No company sets out to let resources sit untouched and unused. Yet so many consistently do just that. Below are the most common ways I’ve seen clients waste resources that could be used to further their core business or mission:
#1 – Sidestep Difficult Issues
Instead of addressing difficult issues directly, people use their time, meetings, emails, decision-making structures, etc. to craft workarounds and unnecessary compromises to avoid having critical conversations. Address difficult issues head on, with respect and good will. Time and energy diverted to workarounds takes away from time tapping into the collective intelligence of your workforce.
#2 – Promote Silos
Remove the myth that we work in isolation. Keeping information rigidly separate from context, background and vision always – ALWAYS – backfires. Integrate. Demonstrate the domino effect that occurs between teams in the situations you regularly encounter. Put a spotlight on points of overlap and connectivity.
#3 – Shutdown Curiosity
Innovation arises from times when a person wonders if another, better way might be possible. Many managers assign tasks and expect their employees to do nothing more than maintain, maintain, maintain. By putting these blinders on your people, opportunities to streamline, cut costs and improve effectiveness are gone before you even knew they existed. Prioritize curiosity or you’ll maintain your way out of business.
#4 – Sideline Dissenters
Giving air-time only to those with whom you agree is a missed opportunity and a company culture liability. Those with dissenting opinions have different perspectives and therefore, have access to different solutions. By keeping dissenters in the shadows you miss the chance to create a richer, more holistic solution.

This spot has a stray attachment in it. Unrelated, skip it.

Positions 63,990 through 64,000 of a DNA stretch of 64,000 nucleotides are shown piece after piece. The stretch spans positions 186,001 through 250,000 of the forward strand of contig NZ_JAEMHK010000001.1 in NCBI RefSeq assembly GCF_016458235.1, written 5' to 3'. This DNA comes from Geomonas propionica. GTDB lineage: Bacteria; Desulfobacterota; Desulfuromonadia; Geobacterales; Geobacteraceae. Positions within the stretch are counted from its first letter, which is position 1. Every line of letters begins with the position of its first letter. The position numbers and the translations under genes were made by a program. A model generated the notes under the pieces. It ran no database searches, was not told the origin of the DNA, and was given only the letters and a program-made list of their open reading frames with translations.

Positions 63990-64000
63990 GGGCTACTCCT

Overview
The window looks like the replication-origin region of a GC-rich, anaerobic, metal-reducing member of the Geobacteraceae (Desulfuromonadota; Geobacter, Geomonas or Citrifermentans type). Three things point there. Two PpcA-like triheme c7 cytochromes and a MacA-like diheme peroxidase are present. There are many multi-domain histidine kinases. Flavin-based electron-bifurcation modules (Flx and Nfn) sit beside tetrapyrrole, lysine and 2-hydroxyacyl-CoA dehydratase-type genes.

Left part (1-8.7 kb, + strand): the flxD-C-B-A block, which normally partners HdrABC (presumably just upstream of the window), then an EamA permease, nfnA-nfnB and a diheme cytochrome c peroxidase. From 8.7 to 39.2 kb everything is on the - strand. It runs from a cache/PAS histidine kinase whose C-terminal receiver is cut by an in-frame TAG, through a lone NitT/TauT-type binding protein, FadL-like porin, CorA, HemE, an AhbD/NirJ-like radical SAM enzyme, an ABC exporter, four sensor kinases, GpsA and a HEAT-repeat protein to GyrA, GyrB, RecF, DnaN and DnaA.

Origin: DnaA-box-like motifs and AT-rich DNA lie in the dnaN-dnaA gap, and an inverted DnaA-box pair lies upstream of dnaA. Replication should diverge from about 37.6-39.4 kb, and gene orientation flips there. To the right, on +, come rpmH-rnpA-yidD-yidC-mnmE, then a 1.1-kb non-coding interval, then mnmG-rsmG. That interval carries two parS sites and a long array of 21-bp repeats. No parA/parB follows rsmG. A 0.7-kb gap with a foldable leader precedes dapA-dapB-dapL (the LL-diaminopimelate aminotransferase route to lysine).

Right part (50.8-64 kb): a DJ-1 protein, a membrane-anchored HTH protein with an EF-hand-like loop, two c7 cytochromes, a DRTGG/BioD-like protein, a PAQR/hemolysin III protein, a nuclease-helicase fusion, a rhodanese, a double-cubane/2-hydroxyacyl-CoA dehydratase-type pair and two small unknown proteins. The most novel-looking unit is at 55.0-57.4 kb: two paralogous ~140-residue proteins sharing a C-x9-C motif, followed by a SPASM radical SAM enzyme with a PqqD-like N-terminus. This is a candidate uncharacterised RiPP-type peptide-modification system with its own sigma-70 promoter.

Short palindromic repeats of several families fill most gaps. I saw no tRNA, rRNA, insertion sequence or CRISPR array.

#5 – Hoard Power and Information
Limiting employee decision-making and access to information teaches them to think and act small. How can you expect workers to produce comprehensive, sustainable business solutions when you’ve essentially dealt your employees three cards but you’re asking them to play Rummy?
#6– Have Low Expectations
My volleyball coach used to always remind us to “play to the level of the competition.” Without having the bar set high by someone else, some people will not stretch themselves and grow in ways that are within their capabilities. Set reasonable expectations, but with an intentional stretch.
#7 – Stop Asking Questions
Remember, leaders are in the (real or perceived) power position, and that can inhibit some from sharing ideas. When directly asked, however, ideas abound and innovation has a chance at implementation. Ask questions often of those around you, especially the high performers. “What problems have we eliminated in the last quarter? What new ones have popped up? If you could dedicate one day a week to working on an issue that is significant in your estimation, what would it be and what would you need to get started?”
#8 – Forget Your Humanity
Work can provide you with many things. Things like security, purpose, impact, financial and creative sustenance, challenge and ways to make meaningful contributions to the world around you. People on your payroll seek these as well. By ignoring these motivators, you’re missing out on engaging people at a level deeper than simply getting the next paycheck.
- In which of these areas is your company leaving money on the table?
- How do organizational routines, mechanisms and practices keep your company in these patterns?